Saturday, May 20 - There was an Aero Fair at the Airport this Saturday morning. Ken did not want to go, so I went alone. I thought it was an Air Show, but the main things they had were some vendors, antique cars (which I did not see), and airplane rides.

I was the only person there with my own chair so I had a front row seat, right at the rope stretched across to keep people out of the fly zone. I thought it was funny -- Several people asked me if they could take pictures, or if they could lower the rope to drive through. I had to tell them I was not guarding the gate. I was just a spectator.

There were 13 pilots continuously taking the public on airplane rides at $25 a 25-minute ride. These are some of the planes.

The passenger pick-up area was beside the hanger to my left. The planes would pick up their passengers there and when they returned, they would land and taxi to the pick-up area for the passengers to disembark.

When this Cirrus landed, it did not go to the pick-up area! It taxied straight toward me. I thought it was going to run over me before it veered to the left. I did not know why he was special and did not have to go to the pick-up area.

After the passengers had disembarked, the pilot went to the nearby fuel tanker and asked for a fill-up. Now I understood why he did not go to the pick-up area.

It was an entertaining way to spend some time in the Arizona sun.


Tuesday, May 23 - Today we took the drive on The Mogollon Rim!! The Mogollon Rim , Forest Road 300, is a dirt road that is about 100 miles long. The drive we took was only about 40 miles -- West on Forest Road 300, from AZ 260 Southeast of Payson, to AZ 87 North of Strawberry.

This is the Visitor Center across AZ 260 from Forest Road 300. The Visitor Center was closed down because it had been broken into and vandalized; many of its irreplaceable items were stolen!

Ken standing on the porch.

These were our first views of the Mogollon Rim -- the vista from the deck of the Visitor Center!

The first vista on Forest Road 300 was the Military Sinkhole vista!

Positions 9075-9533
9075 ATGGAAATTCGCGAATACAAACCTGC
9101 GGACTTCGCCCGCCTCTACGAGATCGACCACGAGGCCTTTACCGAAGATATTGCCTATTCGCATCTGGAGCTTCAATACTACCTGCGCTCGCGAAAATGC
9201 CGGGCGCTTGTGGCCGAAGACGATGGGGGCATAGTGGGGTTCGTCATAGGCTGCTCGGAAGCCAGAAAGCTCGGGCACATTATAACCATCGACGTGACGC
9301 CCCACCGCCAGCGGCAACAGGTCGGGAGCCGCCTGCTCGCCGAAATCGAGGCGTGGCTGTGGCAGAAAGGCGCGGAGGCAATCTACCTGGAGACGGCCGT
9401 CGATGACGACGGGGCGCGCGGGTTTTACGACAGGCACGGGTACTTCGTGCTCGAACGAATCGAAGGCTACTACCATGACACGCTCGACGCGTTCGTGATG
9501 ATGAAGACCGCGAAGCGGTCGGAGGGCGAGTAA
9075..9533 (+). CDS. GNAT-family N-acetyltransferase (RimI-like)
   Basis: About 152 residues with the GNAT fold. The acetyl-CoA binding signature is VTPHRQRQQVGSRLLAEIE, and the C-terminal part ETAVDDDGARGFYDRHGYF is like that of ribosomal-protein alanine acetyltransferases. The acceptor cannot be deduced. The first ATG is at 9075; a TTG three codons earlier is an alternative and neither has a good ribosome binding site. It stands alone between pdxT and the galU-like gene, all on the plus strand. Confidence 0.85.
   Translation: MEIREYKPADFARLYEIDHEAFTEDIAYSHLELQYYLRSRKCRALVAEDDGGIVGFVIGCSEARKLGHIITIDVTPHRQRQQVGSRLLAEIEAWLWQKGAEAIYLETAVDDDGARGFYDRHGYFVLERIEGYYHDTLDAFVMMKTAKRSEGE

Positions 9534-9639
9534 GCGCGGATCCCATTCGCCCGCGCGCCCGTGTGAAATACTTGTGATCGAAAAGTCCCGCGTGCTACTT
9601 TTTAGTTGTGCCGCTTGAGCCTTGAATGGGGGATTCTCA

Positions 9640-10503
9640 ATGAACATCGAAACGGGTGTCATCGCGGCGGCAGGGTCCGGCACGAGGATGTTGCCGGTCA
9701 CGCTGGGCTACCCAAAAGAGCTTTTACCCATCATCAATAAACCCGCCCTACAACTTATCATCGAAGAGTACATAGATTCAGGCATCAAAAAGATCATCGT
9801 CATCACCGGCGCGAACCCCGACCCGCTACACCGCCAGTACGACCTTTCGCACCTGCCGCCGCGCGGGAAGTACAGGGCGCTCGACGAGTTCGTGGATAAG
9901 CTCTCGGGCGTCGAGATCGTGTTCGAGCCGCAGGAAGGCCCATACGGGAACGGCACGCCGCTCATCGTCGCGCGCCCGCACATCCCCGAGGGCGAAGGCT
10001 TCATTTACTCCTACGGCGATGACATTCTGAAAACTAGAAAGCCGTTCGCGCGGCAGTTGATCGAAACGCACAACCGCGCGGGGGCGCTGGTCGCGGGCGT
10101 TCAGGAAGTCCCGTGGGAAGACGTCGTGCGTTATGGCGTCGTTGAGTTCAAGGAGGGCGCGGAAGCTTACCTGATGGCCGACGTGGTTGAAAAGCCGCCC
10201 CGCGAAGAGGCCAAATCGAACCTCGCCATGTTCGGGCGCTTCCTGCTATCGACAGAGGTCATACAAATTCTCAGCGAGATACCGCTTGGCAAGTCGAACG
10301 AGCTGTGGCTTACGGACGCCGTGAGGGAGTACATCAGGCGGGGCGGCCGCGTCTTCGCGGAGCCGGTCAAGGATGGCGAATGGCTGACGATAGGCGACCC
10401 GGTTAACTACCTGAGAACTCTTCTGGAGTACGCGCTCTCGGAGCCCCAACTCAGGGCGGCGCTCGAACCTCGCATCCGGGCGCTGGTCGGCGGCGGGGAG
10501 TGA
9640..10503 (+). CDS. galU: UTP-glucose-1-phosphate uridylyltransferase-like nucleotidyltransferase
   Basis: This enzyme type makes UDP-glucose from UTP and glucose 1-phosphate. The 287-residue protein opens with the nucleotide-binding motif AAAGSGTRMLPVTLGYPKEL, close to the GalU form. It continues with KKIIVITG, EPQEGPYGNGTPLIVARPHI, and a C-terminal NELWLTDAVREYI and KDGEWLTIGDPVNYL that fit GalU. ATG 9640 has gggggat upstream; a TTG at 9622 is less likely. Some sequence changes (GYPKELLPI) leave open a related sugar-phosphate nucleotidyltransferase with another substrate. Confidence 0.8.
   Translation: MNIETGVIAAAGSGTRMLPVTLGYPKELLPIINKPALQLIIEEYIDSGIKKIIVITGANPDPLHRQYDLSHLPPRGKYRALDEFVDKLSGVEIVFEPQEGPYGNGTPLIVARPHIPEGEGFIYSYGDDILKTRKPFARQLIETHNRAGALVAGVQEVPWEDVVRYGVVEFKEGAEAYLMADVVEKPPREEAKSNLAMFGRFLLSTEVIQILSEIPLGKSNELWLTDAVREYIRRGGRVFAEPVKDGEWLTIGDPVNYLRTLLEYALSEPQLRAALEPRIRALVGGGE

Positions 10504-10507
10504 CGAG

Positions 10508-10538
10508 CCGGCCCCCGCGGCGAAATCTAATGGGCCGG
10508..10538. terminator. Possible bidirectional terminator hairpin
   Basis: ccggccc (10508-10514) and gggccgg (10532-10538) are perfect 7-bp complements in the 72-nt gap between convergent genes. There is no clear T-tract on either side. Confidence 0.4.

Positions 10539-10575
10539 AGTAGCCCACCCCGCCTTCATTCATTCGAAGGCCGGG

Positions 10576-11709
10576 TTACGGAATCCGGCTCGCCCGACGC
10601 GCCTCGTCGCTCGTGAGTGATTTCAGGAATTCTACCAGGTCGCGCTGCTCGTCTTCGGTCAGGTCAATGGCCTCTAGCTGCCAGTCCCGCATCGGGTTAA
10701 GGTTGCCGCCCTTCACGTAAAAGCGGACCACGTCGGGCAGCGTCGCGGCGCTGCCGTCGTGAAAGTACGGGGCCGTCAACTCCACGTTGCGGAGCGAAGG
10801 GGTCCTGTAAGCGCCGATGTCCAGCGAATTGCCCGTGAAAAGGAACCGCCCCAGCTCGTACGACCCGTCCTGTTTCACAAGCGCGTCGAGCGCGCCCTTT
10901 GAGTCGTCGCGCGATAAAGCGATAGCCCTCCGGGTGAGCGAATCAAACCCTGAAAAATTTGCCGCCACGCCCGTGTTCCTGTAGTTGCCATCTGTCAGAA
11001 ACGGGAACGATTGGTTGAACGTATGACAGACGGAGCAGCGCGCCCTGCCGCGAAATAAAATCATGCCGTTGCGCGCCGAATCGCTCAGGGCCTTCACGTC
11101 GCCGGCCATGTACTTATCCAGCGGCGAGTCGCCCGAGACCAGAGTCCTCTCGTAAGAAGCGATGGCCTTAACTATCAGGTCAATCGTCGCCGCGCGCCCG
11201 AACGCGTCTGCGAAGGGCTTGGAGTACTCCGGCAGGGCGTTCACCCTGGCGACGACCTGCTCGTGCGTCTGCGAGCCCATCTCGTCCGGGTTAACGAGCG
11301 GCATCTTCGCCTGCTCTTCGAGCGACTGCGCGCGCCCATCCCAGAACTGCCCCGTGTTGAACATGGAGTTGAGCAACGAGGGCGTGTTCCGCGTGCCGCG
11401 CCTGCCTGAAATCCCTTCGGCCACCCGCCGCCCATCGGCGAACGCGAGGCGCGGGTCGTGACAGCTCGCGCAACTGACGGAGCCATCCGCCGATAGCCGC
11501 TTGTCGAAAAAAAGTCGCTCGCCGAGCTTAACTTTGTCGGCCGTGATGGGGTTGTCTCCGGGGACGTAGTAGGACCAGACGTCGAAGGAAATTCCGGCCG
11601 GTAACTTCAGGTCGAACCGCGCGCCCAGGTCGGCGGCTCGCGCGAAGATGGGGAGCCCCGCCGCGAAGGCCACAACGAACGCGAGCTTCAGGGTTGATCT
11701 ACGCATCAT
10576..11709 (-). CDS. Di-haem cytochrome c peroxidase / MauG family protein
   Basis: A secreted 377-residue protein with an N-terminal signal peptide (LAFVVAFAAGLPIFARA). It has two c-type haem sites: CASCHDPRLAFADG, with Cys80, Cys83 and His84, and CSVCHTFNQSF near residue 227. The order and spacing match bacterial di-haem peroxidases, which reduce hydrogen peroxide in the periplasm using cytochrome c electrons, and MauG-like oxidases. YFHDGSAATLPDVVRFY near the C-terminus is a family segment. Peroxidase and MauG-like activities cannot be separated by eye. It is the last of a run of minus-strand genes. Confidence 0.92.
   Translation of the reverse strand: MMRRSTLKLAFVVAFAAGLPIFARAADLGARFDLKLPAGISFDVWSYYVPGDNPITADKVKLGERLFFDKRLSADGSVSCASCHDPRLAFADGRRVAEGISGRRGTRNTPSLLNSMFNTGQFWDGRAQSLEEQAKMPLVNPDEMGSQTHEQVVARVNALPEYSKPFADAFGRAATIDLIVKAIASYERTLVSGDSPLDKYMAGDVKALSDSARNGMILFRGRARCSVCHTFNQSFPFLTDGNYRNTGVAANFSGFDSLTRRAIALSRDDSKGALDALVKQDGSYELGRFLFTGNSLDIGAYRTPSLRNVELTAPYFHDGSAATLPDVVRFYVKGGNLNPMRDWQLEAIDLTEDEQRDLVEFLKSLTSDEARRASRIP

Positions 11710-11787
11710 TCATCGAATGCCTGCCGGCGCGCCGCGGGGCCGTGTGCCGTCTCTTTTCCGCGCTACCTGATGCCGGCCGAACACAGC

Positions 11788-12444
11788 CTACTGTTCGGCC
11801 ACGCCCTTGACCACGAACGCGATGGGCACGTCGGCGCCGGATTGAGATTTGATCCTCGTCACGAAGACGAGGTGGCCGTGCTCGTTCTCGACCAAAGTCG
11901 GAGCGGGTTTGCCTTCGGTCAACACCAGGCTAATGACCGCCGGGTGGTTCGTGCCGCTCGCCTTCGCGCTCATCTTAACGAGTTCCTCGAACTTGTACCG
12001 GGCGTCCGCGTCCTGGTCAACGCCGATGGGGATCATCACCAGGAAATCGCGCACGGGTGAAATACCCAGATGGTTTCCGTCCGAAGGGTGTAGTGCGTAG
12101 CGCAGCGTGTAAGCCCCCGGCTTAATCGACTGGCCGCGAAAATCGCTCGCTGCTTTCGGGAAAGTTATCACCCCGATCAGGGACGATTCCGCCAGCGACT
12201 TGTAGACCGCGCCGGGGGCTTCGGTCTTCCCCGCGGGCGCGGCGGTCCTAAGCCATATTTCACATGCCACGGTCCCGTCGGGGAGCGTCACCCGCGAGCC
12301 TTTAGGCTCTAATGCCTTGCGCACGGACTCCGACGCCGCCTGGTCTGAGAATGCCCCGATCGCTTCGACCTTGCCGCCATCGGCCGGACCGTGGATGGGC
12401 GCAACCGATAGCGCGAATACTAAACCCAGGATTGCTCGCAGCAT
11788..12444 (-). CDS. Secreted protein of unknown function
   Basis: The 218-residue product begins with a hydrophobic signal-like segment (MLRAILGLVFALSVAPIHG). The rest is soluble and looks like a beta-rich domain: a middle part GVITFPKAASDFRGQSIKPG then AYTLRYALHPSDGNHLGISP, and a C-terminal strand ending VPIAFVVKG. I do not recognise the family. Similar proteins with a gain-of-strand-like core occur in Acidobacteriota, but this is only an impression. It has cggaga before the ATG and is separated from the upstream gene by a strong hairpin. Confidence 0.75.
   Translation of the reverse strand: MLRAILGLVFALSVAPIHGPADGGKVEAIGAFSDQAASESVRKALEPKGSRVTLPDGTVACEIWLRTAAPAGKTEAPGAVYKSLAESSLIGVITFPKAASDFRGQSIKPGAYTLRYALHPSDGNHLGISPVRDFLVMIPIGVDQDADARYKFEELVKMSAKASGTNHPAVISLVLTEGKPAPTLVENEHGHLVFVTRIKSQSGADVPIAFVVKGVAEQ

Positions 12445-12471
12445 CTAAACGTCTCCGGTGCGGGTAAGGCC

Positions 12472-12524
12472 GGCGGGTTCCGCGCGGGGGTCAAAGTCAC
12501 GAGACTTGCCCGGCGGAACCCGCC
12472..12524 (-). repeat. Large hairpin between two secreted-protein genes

The next vista was over-looking some lake. I can't remember the name. I was walking out on a ledge looking for the lake to take a picture. Suddenly, I tripped over a rock!! Rather than trying to catch my balance and taking a chance of falling over a two-foot drop to the next ledge, I decided it was safer to drop to my hands and knees!! OUCH!!!

Fortunately, I had some tissues and band-aids in the car and was able to cover the cuts on both knees and the big gash on my right chin!

The worse thing was Ken would not let me get out of the car after my fall!! He took the rest of the pictures from the car! I made several mistakes on this drive. My first mistake was the fall!!

I soon discovered my next major mistake on our drive! I thought since it was a Rim Drive, the vistas would be on both sides of the road. We were heading from East to West. There was not a single vista on the passenger side -- the East side of the Rim!! Every vista was on the West side!! We frequently had to crane our necks to see the vista behind us!! We still managed to get some beautiful views!!

(I highly recommend driving from West to East on the Mogollon Rim.)

Forest Fires scared thousands of acres of the National Forests along FR 300.

The Mogollon Rim, Forest Road 300, is also known as Arizona's Backbone and General Crook Trail.

Our final vista!!

The drive along The Mogollon Rim was fantastic!!